Bridging the Gap Between Psychology and Law
Lisa Giordano '08 earned a B.A. in Psychology at Colby-Sawyer College and is now working on her doctorate at the Massachusetts School of Professional Psychology. In the interview below, she discusses her journey from undergraduate student to Ph.D. candidate.
Soon, I will be Dr. Lisa Giordano. I've always wanted to earn my doctorate degree, and during a semester studying in Australia I found my passion: forensic psychology. This field bridges the gap between psychology and the law.
I loved being at Colby-Sawyer, and the Psychology Program prepared me well for graduate school. Even now there are things we'll cover in my doctorate program that I learned about at Colby-Sawyer.I really liked the internship requirement. In my senior year I worked with the New Hampshire Division of Children, Youth and Families, where I was able to get experience in my major.
I had great resources at Colby-Sawyer. Professor Lynn Garrioch talked to me a lot about graduate programs. Professor Basia Pietlicki was my advisor, and I ended up assisting in her Personality Psychology class. I always met with writing tutors at the Academic Development Center to review my papers, and the Harrington Center for Career and Academic Advising helped me write my résumé.
The Capstone project was really helpful, too. I had to do a literature review along with a study, and I can't tell you how many lit reviews I've written in grad school. Learning as an undergrad how to read research articles and focus on the details, as well as critique articles for their limitations, has been invaluable.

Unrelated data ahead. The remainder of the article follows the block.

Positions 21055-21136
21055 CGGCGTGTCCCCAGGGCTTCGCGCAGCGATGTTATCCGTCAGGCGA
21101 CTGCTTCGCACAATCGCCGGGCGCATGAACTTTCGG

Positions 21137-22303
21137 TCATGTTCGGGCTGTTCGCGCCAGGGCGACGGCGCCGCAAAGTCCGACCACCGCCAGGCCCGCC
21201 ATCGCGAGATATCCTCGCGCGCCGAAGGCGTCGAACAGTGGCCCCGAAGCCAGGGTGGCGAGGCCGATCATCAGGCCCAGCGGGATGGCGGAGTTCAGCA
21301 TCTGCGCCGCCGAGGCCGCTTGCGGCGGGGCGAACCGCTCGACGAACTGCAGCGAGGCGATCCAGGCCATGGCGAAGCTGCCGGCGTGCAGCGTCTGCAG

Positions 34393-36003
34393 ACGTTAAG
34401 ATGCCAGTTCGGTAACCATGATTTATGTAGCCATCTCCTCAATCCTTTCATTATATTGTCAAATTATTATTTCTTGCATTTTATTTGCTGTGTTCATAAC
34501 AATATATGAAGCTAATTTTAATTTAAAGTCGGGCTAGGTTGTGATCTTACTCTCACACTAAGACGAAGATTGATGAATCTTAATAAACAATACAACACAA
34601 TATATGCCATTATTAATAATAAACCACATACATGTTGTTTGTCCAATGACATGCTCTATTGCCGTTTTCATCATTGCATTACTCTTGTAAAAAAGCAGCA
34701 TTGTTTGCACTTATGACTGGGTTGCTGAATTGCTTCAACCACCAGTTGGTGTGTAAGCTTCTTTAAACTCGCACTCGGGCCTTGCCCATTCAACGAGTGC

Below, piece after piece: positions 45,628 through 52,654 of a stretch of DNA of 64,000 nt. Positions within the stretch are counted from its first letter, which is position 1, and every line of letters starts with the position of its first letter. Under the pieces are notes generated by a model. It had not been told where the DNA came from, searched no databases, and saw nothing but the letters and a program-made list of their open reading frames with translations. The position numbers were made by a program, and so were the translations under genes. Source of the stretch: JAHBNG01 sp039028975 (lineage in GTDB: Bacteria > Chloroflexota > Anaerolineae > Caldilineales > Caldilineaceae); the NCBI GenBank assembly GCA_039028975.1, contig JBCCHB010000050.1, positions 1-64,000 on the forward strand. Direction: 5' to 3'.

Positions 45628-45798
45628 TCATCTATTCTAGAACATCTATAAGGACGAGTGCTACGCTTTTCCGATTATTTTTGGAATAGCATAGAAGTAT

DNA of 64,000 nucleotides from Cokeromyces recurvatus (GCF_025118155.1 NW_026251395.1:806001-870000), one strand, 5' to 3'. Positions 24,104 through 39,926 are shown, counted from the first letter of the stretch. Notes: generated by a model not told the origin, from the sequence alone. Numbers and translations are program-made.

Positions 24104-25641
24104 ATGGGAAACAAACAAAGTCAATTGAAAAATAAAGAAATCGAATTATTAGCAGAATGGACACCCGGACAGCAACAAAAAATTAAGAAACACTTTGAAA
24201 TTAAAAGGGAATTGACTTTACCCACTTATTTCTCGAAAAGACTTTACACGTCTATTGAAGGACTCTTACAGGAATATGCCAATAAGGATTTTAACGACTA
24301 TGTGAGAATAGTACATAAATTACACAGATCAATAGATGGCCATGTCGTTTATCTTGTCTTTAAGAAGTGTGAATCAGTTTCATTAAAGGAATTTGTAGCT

I earned my master's degree in Forensic and Counseling Psychology in 2010. My thesis was on cultural and linguistic considerations when working with Spanish-speaking clients for competency to stand trial evaluations. While working on my master's I interned at a medium-security prison that has now hired me as a part-time clinician; I do mental health screenings and crisis work. I'm completing another internship now at the only state facility that is a male prison as well as a state forensic psychiatric hospital.
My hope is to do forensic evaluations, which would put me more on the court and legal side of things rather than treatment. It will be up to me to assist the court in deciding if someone should be held responsible for a crime they allegedly committed or if they need mental health care.
My studies at Colby-Sawyer provided me with the opportunity to go far.